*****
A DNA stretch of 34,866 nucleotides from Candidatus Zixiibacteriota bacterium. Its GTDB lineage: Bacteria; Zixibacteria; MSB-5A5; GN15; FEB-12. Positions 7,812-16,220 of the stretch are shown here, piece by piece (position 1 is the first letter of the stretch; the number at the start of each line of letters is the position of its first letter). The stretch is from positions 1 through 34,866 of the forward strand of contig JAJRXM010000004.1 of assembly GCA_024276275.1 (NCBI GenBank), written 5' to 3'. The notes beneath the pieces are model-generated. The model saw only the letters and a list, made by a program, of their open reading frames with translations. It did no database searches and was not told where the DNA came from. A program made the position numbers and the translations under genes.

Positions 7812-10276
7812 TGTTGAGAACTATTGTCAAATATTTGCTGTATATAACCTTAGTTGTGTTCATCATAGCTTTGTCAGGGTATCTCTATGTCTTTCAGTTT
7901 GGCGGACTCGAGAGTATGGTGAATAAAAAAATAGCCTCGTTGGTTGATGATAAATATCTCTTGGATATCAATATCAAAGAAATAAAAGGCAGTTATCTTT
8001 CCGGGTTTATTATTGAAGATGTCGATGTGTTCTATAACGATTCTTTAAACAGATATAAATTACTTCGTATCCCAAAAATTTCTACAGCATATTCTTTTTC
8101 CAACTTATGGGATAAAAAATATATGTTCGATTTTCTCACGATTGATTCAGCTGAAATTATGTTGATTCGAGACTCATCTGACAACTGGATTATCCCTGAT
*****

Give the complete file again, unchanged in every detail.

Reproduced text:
A DNA stretch of 34,866 nucleotides from Candidatus Zixiibacteriota bacterium. Its GTDB lineage: Bacteria; Zixibacteria; MSB-5A5; GN15; FEB-12. Positions 7,812-16,220 of the stretch are shown here, piece by piece (position 1 is the first letter of the stretch; the number at the start of each line of letters is the position of its first letter). The stretch is from positions 1 through 34,866 of the forward strand of contig JAJRXM010000004.1 of assembly GCA_024276275.1 (NCBI GenBank), written 5' to 3'. The notes beneath the pieces are model-generated. The model saw only the letters and a list, made by a program, of their open reading frames with translations. It did no database searches and was not told where the DNA came from. A program made the position numbers and the translations under genes.

Positions 7812-10276
7812 TGTTGAGAACTATTGTCAAATATTTGCTGTATATAACCTTAGTTGTGTTCATCATAGCTTTGTCAGGGTATCTCTATGTCTTTCAGTTT
7901 GGCGGACTCGAGAGTATGGTGAATAAAAAAATAGCCTCGTTGGTTGATGATAAATATCTCTTGGATATCAATATCAAAGAAATAAAAGGCAGTTATCTTT
8001 CCGGGTTTATTATTGAAGATGTCGATGTGTTCTATAACGATTCTTTAAACAGATATAAATTACTTCGTATCCCAAAAATTTCTACAGCATATTCTTTTTC
8101 CAACTTATGGGATAAAAAATATATGTTCGATTTTCTCACGATTGATTCAGCTGAAATTATGTTGATTCGAGACTCATCTGACAACTGGATTATCCCTGAT